She threw up her hands. “You can’t get it wrong—that’s someone’s life depending on you getting it right.”
Shorthand really became popular as a skill for secretaries in the late 1800s. An Englishman, Sir Isaac Pitman, developed what we would think of as short hand (actually called “Pitman‘s Shorthand”). Though in the U.S., Gregg Shorthand and speedwriting became the dominant system by the mid 20th century. The change in the available labor force created by the two World Wars made secretarial work an acceptable job for a respectable woman. Previously, a well-educated young man would have been preferable. Instead, those well-educated young men went off to war, and when they came back, they began to employ women as secretaries (and could pay them less, because they had less qualifications, right?).
Actually my mother’s mother went to “business college,” as it was called in the 1930s, to learn to be a secretary. This was quite a blow to her; she received a scholarship to go to university. Think about that: In the 1930s, a teenage girl, the daughter of immigrants who didn’t speak English at home, earned a university scholarship. Her father spent the money on her younger brother’s education because he wouldn’t waste money on a girl. Sending her to secretarial courses was luxurious enough. So, instead of studying science or liberal arts, she learned transcription and typing.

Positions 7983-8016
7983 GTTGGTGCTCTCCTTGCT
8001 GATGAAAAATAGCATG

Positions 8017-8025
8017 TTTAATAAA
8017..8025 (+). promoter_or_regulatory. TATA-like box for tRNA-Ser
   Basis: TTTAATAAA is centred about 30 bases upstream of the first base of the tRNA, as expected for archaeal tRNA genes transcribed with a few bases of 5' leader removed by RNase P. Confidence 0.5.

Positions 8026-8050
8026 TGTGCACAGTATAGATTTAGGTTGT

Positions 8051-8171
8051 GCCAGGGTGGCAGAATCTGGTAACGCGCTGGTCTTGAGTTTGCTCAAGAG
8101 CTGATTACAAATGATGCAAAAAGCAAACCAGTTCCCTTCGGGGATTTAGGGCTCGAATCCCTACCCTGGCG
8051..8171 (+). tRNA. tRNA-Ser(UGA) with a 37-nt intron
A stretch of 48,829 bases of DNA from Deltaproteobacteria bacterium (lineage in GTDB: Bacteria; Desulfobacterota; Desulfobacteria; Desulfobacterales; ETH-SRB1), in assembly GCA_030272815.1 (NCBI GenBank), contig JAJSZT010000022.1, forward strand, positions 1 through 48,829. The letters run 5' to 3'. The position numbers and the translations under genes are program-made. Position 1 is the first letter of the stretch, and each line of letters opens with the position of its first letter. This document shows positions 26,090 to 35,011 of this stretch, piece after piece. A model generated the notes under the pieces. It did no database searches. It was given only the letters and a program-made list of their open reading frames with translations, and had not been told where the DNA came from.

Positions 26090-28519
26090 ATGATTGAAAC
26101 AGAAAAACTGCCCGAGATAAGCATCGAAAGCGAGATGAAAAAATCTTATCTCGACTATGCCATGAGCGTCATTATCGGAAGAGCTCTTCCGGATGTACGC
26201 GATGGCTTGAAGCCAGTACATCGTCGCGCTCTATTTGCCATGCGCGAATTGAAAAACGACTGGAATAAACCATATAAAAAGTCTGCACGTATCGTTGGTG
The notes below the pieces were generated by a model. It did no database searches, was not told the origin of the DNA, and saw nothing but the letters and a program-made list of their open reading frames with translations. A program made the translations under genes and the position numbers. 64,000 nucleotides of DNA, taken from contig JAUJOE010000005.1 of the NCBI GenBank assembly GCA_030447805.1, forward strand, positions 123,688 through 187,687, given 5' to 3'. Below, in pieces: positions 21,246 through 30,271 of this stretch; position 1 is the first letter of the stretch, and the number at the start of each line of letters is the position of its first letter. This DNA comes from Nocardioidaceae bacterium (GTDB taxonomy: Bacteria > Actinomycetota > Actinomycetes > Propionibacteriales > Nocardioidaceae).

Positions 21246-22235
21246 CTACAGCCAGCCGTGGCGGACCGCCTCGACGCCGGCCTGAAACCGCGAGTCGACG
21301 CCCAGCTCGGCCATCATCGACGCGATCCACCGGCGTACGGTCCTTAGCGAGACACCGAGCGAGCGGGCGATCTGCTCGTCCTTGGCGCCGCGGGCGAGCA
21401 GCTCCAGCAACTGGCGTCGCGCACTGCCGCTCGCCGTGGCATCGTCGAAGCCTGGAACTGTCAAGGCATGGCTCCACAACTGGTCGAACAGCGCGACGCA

When I came along, my mother took one year off from work—and washed the windows on the house inside and out every week. I think my father must have been the most relieved man on the planet when she went back to looking for a job. Like I said, my mother had a graduate degree, but they moved here because my father was offered a teaching position at UNCW, so she decided his career was the one they would focus on.
She started over again as a “Kelly Girl” or a temp as we would now think of the job title. I don’t know how many assignments she was sent to—if it was one or 12—but at some point she went to the brokerage firm E. F. Hutton to answer phones. Did I mention her graduate work focused on communism and the Chinese Revolution? Yet, it was in the stock market at a brokerage house where she spent the majority of her professional life.